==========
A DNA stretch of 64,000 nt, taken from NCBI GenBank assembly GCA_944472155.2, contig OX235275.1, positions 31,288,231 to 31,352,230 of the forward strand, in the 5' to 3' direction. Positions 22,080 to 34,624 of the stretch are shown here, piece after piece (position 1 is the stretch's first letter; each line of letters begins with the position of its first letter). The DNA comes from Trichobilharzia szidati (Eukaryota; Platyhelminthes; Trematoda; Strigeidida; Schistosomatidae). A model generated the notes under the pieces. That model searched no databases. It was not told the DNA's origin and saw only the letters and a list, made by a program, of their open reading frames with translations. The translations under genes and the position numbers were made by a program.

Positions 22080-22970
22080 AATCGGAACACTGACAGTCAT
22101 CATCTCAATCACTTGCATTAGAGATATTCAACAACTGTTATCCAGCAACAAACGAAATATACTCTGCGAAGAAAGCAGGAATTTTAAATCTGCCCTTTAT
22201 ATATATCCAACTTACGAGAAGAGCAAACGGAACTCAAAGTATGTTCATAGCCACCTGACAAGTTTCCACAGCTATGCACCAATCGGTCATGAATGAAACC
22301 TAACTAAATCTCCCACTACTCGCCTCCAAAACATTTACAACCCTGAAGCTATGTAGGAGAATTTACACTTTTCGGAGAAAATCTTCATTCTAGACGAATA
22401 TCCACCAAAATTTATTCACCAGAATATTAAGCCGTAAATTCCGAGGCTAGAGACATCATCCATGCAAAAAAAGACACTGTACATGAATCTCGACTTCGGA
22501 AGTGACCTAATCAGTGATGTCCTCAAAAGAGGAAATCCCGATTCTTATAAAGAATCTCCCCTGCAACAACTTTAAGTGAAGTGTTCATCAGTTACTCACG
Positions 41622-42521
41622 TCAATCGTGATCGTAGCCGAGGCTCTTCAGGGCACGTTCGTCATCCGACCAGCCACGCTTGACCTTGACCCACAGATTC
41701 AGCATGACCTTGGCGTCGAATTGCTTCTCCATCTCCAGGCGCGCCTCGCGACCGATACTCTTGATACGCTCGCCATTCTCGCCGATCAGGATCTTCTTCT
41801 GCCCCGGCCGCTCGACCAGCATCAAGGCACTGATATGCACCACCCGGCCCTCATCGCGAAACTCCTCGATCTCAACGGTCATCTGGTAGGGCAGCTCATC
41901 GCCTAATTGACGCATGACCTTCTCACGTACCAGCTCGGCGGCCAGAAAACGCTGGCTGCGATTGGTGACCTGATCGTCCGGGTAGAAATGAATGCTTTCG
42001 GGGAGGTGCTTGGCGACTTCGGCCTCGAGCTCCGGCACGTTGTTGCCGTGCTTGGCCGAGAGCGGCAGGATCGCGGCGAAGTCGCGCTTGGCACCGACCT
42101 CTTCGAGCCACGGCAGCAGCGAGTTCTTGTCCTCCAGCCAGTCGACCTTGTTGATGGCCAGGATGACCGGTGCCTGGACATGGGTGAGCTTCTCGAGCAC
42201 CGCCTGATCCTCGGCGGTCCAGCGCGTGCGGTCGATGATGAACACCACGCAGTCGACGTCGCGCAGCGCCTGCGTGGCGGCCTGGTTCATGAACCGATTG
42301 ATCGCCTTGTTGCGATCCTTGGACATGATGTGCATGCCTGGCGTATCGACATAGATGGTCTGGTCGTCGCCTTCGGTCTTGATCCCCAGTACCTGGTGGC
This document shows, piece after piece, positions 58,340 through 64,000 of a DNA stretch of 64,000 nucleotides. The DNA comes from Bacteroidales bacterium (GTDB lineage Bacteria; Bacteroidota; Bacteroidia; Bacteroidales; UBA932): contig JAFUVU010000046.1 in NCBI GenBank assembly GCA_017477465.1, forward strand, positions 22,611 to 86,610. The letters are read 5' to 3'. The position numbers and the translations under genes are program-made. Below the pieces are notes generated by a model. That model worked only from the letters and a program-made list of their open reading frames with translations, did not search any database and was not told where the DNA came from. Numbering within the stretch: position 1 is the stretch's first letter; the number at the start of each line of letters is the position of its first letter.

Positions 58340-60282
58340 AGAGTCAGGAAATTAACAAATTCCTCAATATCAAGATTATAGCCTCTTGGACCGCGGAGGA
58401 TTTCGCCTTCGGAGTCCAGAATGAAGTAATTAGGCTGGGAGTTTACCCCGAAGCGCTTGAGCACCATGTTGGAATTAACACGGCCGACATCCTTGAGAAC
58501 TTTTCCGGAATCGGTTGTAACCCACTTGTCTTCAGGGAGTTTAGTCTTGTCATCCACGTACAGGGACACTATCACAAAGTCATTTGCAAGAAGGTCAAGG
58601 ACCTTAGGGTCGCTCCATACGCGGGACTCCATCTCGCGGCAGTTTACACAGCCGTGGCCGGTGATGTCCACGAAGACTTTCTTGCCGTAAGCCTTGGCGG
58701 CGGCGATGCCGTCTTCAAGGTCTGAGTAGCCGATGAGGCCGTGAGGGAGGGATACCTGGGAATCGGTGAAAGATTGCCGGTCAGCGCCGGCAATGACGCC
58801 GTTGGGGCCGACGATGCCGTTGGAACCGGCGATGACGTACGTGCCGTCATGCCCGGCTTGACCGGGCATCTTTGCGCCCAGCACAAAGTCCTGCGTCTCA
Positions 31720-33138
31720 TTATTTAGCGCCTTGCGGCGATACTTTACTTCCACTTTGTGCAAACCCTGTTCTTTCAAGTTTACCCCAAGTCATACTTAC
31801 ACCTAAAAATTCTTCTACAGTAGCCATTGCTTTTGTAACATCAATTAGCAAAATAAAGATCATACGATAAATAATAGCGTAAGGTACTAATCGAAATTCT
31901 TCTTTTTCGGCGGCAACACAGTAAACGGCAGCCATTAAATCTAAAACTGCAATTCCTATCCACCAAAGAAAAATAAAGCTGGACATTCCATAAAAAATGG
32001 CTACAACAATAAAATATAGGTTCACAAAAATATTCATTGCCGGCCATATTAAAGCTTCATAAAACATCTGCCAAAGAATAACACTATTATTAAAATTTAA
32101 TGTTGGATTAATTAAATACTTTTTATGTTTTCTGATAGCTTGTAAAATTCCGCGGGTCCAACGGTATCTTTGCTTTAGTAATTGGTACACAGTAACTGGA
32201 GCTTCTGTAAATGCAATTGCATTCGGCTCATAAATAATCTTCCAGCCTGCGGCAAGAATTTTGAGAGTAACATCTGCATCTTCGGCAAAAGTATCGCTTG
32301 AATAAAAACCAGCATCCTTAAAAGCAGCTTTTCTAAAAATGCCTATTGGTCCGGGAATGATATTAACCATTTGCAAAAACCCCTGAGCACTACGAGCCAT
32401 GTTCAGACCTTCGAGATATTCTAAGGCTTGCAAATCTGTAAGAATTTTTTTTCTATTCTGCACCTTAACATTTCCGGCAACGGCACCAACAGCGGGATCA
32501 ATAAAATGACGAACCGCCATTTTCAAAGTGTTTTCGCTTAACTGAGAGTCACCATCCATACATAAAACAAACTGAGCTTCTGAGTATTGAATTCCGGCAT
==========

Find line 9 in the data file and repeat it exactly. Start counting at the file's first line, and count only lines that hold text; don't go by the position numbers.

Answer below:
Positions 41622-42521